General Q&A on the Megillah

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General Q&A on the Megillah

Who wrote the Megillah?

The Megillah was written by Mordechai.[1] Some[2] write that the Megillah was written by the Persians. This however is not to be taken literally, and rather it means that when it was written, it was written in a way that took into account that the Persians would create a translated copy.

Why is Hashem’s name not mentioned explicitly in the Megillah?

The reason for this is because the Megillah was originally also written in Persian, by the Empire of Achashveirosh, and the Sages did not desire the Persians to exchange G-d’s name in their translation, for the name of their deity. It was hence omitted all together.[4] Nevertheless Hashem’s name is hinted to in seven different areas. In seven areas of the Megillah there are a set of four words in which the first letter of each word when combined, spells out the name Yud Kei Vav Kei.[5] The Midrash[6] states that in all those areas that it says Hamelech without mentioning Achashveirosh, it refers also to Hashem, as will be explained next. It also states that the name Achashveirosh refers to Hashem, as it stands for that the beginning and end belong to Him.[7] See Sparks of Chassidus brought below!


Who does the word Hamelech refer to in the Megillah?[8]

The Midrash[9] states that in all those areas that it says Hamelech without mentioning Achashveirosh, it refers also to Hashem. Thus for example when it says that the king took advice with his advisors, also above Hashem took advice with the supernal angels.


Why was the Megillah named after Esther and not Mordechai?[10]

Although Esther was constantly encouraged and guided by Mordechai throughout the Purim story, nevertheless the Megillah is called by her name, as she acted with her own strengths to bring about the Purim miracle. Mordechai simply aroused her innate qualities which accomplished the Purim miracles. Likewise, it was specifically Esther that sent the Megillah to the Sages for their consent and persuaded them in authorizing it for all generations.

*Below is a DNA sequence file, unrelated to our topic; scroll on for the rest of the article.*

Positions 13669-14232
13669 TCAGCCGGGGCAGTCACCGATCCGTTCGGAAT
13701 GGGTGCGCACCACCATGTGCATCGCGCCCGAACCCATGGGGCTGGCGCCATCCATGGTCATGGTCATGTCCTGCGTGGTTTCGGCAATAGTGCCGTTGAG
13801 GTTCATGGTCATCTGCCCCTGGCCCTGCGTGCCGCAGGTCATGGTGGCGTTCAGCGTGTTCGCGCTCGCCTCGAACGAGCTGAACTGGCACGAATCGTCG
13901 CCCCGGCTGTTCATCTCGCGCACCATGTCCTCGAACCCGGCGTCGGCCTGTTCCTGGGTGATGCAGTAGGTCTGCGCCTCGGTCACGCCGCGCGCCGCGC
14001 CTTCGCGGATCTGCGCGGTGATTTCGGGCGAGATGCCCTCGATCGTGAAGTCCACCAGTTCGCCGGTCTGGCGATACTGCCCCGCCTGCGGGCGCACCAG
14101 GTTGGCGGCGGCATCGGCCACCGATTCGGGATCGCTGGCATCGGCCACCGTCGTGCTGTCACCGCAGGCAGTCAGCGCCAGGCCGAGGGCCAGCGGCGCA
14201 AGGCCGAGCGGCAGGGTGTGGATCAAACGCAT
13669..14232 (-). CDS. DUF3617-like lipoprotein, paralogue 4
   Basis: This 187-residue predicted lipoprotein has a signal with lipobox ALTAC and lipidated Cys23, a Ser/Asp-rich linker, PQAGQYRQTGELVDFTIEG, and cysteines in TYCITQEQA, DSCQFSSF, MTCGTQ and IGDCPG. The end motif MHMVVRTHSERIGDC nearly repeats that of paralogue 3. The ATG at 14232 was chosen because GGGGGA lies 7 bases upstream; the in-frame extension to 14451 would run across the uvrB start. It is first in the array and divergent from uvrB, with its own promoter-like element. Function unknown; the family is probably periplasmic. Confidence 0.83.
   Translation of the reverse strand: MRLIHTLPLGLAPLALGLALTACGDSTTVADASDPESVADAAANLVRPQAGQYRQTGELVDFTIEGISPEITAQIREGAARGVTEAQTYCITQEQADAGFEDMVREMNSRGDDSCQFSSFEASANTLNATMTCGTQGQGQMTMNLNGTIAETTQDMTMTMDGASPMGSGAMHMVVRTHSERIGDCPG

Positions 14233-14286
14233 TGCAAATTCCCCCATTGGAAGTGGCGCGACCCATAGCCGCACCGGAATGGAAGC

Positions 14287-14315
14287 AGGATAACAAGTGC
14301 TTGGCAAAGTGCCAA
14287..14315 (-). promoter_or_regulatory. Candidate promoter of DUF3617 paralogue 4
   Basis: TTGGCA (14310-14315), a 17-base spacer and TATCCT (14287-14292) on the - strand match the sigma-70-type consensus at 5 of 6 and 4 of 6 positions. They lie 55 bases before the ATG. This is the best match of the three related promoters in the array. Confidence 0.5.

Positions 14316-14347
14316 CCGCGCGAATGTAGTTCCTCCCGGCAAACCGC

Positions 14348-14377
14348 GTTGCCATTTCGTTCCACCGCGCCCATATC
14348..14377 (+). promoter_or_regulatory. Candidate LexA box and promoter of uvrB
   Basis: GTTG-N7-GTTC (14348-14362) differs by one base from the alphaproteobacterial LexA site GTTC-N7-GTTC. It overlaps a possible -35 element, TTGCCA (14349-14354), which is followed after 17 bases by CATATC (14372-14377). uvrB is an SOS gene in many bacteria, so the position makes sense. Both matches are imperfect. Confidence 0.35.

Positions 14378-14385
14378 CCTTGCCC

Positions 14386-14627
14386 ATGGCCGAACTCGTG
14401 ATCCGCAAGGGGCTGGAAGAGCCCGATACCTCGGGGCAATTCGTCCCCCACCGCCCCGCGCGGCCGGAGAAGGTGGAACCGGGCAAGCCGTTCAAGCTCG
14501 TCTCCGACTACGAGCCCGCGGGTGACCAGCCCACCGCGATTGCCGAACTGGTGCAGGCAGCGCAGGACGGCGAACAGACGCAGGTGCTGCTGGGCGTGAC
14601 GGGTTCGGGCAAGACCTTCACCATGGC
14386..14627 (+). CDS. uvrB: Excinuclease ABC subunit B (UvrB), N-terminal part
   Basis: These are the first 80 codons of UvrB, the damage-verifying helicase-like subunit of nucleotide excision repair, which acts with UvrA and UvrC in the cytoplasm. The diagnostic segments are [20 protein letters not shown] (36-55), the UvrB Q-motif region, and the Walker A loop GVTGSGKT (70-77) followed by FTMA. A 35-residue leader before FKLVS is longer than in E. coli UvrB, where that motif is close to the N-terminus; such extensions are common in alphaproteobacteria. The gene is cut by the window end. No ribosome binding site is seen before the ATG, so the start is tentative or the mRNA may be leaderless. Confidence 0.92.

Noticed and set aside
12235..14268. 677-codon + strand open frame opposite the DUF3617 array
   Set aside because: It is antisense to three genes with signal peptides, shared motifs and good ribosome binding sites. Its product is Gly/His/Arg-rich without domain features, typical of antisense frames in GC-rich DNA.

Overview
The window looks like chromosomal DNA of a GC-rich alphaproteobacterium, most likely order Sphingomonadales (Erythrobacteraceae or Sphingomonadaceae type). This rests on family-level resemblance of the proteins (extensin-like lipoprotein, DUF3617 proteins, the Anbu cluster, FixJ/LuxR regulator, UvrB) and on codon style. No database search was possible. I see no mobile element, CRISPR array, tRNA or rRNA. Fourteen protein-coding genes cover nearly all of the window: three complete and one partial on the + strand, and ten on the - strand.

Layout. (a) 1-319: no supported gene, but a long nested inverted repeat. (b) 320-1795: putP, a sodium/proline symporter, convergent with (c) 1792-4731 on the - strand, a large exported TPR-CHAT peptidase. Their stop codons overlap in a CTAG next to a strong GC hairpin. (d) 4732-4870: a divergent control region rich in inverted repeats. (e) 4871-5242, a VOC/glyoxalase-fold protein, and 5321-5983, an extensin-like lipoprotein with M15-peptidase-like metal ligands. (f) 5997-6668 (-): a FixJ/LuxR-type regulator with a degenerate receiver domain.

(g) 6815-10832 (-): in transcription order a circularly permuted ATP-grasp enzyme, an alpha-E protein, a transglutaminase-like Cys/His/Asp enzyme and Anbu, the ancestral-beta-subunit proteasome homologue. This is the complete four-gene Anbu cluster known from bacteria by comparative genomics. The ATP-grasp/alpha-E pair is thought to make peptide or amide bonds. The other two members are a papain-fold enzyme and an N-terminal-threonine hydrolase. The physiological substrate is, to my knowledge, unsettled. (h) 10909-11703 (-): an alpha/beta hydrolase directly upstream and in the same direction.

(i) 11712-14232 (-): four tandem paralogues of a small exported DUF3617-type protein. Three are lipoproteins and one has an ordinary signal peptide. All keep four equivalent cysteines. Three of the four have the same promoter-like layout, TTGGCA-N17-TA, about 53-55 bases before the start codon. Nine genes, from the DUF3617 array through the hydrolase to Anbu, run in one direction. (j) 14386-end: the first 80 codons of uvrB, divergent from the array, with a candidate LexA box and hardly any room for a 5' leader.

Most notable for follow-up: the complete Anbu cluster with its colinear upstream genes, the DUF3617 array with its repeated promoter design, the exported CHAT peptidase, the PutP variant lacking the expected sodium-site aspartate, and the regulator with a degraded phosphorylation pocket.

Will the Megillah of Esther exist also after Moshiach comes?[11]

All the Sefarim of the prophets and scriptures will be nullified in Yemos Hamoshiach, with exception to Megillas Esther. Megillas Esther will exist just like the five books of Moses and the laws of Torah Shebaal Peh, which will never be nullified. [This does not mean that the other books of prophets and scripture will not be in existence, Heaven forbid, but rather that the G-dly revelation in the times of the redemption will make the revelation of these books unapparent. However the revelation of the book of Esther is so great that it will even shine within the light experienced by the redemption.[12]]

Sparks of Chassidus

Why was Hashem’s name not written in the Megillah[13]

Hashem’s name is not written in the Megillah being that in truth the Megillah is connected to a level of G-dliness that surpasses the revelation of G-d found within His names. The Megillah is connected to G-d Himself. The Jewish people merited to attach to Hashem’s essence through their Mesirus Nefesh during the year of the decree. Thus the revelation of Elokus found in the Megillah is higher than all the other names of Hashem.


[1] Even Ezra Hakdama Esther

[2] Maharsha Chulin 129b

[3] Reshimos 6/8

[4] Admur 334/12; Taz 334/11 in name of Mordechai; Even Ezra in his commentary on Megillah; See also Kedushas Levi.

[5] See Elya Raba 690/19; Siddur Yaavetz; Piskeiy Teshuvos 690/6

[6] Mechir Yayin of Rama 1/13

[7] Maoreiy Or Erech Alef 182 in name of Midrash

[8] Mechir Yayin of Rama 1/13

[9] Esther Raba 3/10; Yalkut Shimoni 1057; Zohar 3 p. 119a; See Toras Menachem 1953 2/27

[10] Hisvadyus 1983 2 p. 1204

[11] Rambam Hilchos Megillah 2/12; Masas Moshe 9/28; See Likkutei Sichos 26/221 for a lengthy discussion on the source of this matter

[12] Torah Or Esther 1st Mamar; Sefer Hasichos 1990 p. 347

[13] Torah Or p. 100; Likkutei Sichos 21/201

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